On summary judgment, Judge Conrad found that the rights of the passenger were not clearly established, and granted the motion for the defendant based on qualified immunity.

On getting your case transferred from Roanoke to Big Stone Gap

In Simmons v. Johnson, Judge Conrad explained why a claim related to an incident at the Wallens Ridge facility in Wise County should be heard in the Big Stone Gap division rather than the Roanoke division in which it was filed.

West Virginia Supreme Court upholds constitutionality of coal severance tax

In U.S. Steel Mining Company, LLC v. Helton, the West Virginia Supreme Court in a split decision affirmed the constitutionality of West Virginia's coal severance tax. The AP has this article and the Charleston Gazette has this article about the decision.

Here and here are earlier posts on this topic.

Thursday, December 01, 2005

Another Virginia bigamy case

The Harrisonburg paper has this report on a bigamy prosecution.

The article quotes the Commonwealth's Attorney:

"It’s a big deal when you get married," Mitchell said. "You can’t arbitrarily end that marriage by getting married to someone else."

The article did not say whether the defendant would claim that the bigamy statute was unconstitutional, on the theory that Lawrence v. Texas has declared all laws about sexual morality to be irrational and therefore invalid. I'm sure that every one of the judges up there would be delighted to entertain the issue.

Local attorney arrested on allegations that he e-mailed his client with instructions to lie in court

Someone sent me this link, which says in part:

"The Tennessee Bureau of Investigation is now investigating a Tri-Cities attorney for perjury, after he is accused of advising one of his clients to lie under oath. . . .

The arrest came after his client, a defendant in a DUI case, provided the judge with two emails from Pratt before her trial started today."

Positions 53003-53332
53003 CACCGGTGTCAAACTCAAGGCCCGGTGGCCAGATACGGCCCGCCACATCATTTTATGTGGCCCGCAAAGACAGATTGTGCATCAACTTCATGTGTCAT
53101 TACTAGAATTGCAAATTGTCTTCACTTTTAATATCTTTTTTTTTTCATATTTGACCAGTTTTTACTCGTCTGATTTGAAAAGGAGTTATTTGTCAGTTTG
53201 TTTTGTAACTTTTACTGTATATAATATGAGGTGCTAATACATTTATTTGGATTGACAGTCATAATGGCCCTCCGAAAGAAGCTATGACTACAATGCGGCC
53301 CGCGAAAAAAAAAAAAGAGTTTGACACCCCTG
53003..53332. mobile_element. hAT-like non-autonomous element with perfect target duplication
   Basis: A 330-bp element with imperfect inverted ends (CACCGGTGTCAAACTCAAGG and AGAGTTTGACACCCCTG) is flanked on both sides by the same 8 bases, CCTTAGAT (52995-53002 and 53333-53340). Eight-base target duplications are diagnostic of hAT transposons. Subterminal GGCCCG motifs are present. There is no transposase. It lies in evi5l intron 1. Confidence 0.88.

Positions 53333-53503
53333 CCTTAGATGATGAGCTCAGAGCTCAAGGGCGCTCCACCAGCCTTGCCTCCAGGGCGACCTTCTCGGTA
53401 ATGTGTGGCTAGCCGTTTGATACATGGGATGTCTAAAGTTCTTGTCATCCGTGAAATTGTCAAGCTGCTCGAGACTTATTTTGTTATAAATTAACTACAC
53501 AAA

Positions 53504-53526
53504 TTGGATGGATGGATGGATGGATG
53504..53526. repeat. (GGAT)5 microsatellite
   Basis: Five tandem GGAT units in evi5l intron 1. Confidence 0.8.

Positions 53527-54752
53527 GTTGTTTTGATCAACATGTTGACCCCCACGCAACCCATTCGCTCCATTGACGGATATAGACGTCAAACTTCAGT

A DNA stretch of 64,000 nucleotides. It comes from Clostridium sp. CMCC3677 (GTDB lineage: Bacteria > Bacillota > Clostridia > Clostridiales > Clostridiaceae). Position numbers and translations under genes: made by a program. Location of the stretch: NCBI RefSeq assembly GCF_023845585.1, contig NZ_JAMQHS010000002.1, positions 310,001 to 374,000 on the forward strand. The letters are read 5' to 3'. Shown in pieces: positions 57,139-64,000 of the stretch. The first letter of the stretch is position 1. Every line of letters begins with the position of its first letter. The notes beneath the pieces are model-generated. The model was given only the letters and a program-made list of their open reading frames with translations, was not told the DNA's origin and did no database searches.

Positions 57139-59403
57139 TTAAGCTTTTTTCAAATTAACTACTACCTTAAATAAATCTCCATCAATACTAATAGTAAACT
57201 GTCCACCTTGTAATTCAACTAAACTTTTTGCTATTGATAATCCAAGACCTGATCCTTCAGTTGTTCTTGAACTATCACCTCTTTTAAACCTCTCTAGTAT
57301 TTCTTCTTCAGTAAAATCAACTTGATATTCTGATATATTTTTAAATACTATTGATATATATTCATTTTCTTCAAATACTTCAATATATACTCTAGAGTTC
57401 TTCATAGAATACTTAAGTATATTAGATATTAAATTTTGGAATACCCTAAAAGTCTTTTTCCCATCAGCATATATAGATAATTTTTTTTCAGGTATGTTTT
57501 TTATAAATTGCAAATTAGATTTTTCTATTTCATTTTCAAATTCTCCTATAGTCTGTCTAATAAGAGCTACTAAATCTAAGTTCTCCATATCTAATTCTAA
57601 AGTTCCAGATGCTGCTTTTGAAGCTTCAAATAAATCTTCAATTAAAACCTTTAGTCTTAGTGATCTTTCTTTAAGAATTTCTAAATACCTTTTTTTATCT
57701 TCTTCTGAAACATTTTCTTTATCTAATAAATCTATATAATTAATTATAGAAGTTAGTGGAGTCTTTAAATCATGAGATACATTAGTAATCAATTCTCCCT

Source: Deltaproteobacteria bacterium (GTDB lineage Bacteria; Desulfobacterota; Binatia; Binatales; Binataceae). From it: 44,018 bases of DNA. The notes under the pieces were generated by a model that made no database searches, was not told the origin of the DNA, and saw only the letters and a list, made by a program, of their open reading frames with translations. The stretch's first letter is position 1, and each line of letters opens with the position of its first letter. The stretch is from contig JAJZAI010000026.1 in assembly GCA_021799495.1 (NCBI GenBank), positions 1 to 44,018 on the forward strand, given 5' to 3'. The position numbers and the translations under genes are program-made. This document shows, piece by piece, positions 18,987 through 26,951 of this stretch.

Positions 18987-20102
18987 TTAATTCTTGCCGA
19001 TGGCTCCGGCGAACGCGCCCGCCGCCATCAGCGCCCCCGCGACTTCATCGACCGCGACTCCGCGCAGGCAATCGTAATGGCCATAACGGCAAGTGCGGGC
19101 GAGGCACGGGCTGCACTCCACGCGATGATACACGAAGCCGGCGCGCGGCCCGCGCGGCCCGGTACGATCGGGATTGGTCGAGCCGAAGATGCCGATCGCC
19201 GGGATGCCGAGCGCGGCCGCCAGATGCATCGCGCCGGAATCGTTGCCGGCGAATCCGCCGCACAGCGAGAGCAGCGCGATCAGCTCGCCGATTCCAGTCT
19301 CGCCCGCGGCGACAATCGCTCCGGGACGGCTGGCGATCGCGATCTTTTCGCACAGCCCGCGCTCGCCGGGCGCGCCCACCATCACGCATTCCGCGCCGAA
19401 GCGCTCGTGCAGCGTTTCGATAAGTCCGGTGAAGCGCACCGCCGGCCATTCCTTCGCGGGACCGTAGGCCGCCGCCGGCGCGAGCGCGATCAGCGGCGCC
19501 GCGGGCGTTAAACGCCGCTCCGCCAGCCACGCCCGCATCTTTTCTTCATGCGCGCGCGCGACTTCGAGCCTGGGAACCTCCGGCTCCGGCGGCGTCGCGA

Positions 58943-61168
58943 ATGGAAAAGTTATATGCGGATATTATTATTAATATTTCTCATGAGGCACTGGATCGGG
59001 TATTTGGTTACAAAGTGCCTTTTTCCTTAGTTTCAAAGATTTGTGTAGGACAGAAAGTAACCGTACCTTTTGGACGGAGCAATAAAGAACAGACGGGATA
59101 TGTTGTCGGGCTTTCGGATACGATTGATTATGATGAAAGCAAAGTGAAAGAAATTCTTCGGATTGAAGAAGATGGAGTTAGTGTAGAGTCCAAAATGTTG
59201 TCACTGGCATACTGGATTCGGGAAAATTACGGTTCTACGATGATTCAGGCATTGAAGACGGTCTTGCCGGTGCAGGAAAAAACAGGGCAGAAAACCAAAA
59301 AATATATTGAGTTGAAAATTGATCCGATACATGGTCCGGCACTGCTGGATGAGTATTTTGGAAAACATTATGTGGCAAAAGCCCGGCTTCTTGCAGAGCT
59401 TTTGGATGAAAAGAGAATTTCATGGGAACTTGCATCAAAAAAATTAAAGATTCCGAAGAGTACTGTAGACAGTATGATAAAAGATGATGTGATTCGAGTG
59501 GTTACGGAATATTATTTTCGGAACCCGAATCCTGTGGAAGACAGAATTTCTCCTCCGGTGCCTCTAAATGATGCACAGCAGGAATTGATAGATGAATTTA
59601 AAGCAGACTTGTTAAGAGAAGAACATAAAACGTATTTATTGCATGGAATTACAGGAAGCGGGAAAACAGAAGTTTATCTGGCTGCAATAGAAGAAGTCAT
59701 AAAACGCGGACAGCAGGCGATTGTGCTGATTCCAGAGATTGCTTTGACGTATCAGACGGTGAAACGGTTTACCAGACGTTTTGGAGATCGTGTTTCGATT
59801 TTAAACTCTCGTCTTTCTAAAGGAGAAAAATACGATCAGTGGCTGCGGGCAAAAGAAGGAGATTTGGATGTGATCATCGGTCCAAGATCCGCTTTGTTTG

Is $4,000 too much in fees for a 4-page brief?

In this post, Ernie talks about Judge Posner and his opinion in Budget Rent-a-car System, Inc. v. Consolidated Equity LLC.

Judge Posner wrote:

"We ordered that sanctions be imposed on Consolidated Equity for this frivolous appeal, Fed. R. App. P. 38, and Budget has submitted a statement of its fees and costs. They are exorbitant. Because the appeal was dismissed before briefing, Budget’s only appellate submission was a four-page jurisdictional memo that cites five cases. Budget claims that the memo cost $4,626.50 to produce (3.3 partner hours at $425 per hour and 10.4 associate hours at $310 per hour); for so modest a product, 13.7 hours of high-paid professionals’ time are too many."

More perilous, the lawyers for Budget put in $165 as costs, which was the fee for one of its lawyers to be admitted to the bar of the appeals court, which caused Posner to add, "Budget’s mischaracterization further undermines the credibility of its submissions."

Ernie's post links to discussion among some lawyers that appeals court judges don't have a very good idea about what things cost.

Wednesday, November 30, 2005

Another case where I could be either counsel or expert witness

Reason links to this report in the Atlanta paper about the next big thing - liability claims against soda makers.

I thought I was an expert on Big Macs, but I have even more experience drinking Coca-Cola. My opinion? The cola marketing has no effect on anyone, so I suggest that you have a Coke and a smile.

After-acquired evidence as a defense to the merits in employment contract cases

According to this post from one of the Branham & Day blogs, the Tennessee Supreme Court held in Teter v. Republic Parking System, Inc., that after-acquired evidence can be presented as a defense to the merits of a claim for breach of an employment contract, but the burden of proof is on the employer.

What this means is that where the employee can only be fired "for cause," even if the cause the employer had in mind is insufficient or can't be proven, the employer can take discovery to find some other cause that it didn't even know about at the time of the dismissal.

I have argued for something similar under Virginia law, citing some old cases. At one hearing, the other lawyer argued, oh, those cases are old. The judge asked whether counsel believed that the age of enlightenment had reached the Supreme Court of Virginia only some time after those cases were decided.

On the writers and the Baseball Hall of Fame